Rickover


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Rick·o·ver

 (rĭk′ō′vər), Hyman George 1900-1986.
American admiral who advocated and greatly contributed to the development of nuclear submarines and ships. He was also an outspoken critic of the American educational system.

Rick•o•ver

(ˈrɪk oʊ vər)

n.
Hyman George, 1900–86, U.S. naval officer, born in Poland: helped to develop the nuclear submarine.
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Noun1.Rickover - United States admiral who advocated the development of nuclear submarines (1900-1986)
References in periodicals archive ?
As written by his subaltern, Rear Adm Dave Oliver, USN, retired, Admiral Rickover is portrayed as an unconventional figure whose often-controversial leadership and interpersonal style rankled subordinate and president alike but undeniably yielded long-lasting impacts on the Navy's submarine force and America's Cold War nuclear deterrent.
Rickover, Director of the Division of Naval Reactors in the Department of Energy.
Rickover and nuclear power, as well as the reliability issues of the Navy's "3-T" missile (Talos, Terrier, and Tarter) and the move toward a "standard missile" replacement program.
Situated between Nimitz Library and Rickover Hall, the Center will be surrounded by elevated hardscape terraces continuous with those of the adjacent buildings.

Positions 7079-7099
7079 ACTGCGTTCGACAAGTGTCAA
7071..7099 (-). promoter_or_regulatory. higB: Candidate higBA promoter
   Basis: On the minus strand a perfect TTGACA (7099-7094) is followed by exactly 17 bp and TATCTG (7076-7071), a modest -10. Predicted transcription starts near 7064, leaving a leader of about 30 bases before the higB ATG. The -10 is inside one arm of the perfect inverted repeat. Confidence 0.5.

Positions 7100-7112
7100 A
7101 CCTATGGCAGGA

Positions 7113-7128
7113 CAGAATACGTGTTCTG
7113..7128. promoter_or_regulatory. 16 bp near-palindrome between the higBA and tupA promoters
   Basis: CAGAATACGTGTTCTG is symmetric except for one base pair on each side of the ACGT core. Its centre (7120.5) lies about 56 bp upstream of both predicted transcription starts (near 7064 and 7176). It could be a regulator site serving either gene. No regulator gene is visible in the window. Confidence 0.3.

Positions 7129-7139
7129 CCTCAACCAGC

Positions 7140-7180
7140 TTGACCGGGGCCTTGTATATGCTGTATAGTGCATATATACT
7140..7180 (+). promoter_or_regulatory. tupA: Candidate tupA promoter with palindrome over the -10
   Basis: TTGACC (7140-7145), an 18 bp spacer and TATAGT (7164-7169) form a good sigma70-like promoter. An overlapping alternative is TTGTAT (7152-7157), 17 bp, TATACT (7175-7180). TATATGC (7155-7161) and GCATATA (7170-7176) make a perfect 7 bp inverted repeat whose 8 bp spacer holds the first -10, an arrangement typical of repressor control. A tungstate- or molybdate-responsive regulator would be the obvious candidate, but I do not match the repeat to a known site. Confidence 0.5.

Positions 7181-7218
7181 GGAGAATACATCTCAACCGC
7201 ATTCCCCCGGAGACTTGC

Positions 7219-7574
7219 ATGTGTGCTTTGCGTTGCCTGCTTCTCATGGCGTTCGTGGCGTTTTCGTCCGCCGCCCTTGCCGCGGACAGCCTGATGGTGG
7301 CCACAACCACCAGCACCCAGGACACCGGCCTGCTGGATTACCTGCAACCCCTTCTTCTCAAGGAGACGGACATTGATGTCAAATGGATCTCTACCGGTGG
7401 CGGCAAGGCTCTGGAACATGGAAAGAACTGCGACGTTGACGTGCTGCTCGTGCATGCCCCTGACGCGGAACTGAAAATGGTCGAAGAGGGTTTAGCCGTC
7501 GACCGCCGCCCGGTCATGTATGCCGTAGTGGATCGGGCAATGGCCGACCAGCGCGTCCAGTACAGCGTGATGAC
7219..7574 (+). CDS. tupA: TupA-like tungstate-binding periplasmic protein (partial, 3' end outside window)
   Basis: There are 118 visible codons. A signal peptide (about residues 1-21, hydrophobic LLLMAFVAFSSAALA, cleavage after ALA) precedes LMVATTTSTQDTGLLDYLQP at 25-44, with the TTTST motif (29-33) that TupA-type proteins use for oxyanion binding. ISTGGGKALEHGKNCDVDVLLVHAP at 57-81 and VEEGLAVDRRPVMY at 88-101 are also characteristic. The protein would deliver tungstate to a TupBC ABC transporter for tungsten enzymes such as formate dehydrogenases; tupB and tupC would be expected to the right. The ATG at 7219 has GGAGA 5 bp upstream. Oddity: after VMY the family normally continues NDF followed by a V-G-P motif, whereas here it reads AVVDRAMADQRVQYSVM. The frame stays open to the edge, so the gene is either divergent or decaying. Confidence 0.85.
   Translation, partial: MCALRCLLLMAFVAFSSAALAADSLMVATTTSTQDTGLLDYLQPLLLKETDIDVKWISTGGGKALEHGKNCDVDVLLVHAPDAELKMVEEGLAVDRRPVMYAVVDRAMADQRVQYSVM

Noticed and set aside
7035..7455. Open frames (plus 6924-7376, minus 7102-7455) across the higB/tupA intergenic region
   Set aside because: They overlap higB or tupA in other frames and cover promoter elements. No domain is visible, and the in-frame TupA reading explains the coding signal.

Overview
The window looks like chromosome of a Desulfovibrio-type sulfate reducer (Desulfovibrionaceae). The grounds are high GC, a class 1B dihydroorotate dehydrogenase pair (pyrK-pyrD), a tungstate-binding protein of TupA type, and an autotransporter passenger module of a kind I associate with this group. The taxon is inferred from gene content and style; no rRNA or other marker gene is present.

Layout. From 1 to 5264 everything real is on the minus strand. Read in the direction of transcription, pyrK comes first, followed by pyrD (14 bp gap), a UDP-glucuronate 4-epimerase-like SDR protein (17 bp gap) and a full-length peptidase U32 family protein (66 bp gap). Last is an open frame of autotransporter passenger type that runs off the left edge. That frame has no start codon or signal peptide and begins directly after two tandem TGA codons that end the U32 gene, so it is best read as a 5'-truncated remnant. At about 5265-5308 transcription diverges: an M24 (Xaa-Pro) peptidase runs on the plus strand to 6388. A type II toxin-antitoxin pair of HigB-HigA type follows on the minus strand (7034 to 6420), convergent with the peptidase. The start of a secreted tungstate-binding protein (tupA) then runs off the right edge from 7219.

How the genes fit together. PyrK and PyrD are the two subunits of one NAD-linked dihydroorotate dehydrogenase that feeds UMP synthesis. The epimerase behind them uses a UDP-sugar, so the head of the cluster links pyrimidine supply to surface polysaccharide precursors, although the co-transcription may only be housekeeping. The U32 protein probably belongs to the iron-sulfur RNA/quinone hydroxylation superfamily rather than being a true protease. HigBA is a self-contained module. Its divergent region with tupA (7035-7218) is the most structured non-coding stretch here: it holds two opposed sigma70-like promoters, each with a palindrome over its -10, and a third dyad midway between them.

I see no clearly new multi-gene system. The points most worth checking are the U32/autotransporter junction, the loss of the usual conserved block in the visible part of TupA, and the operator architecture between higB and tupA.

Rickover sums it up nicely, "it is necessary for us to learn from others' mistakes.
He describes the brutality of the hazing regimen at Annapolis, and how he nearly lost his life twice serving on submarines and his amazing interview with Admiral Rickover.
Rickover began to explore the idea of a new propulsion plant for the U.
As he advanced in rank Feightner drew Pentagon assignments that inevitably involved him in politics, often with such charismatic individuals as Hyman Rickover and Elmo Zumwalt.
He had a habit of breaking Navy crockery--for example, by forcing the Naval Academy to put more humanities in its curriculum, and by engineering the retirement of Admiral Hyman Rickover (the story of Rickover's tantrum in his departing courtesy call with Ronald Reagan is told with great relish at the beginning of Lehman's memoir Command of the Sea).
The author has organized the main body of his text in seventeen chapters devoted to examining why Rickover is important, the challenges the Admiral faced, his planning to exact success, and a variety of other related subjects.
Hyman Rickover made a unique impact on American and Navy culture.
According to an eagle-eyed reader, USS Hyman Rickover will be the only submarine with a Jewish namesake.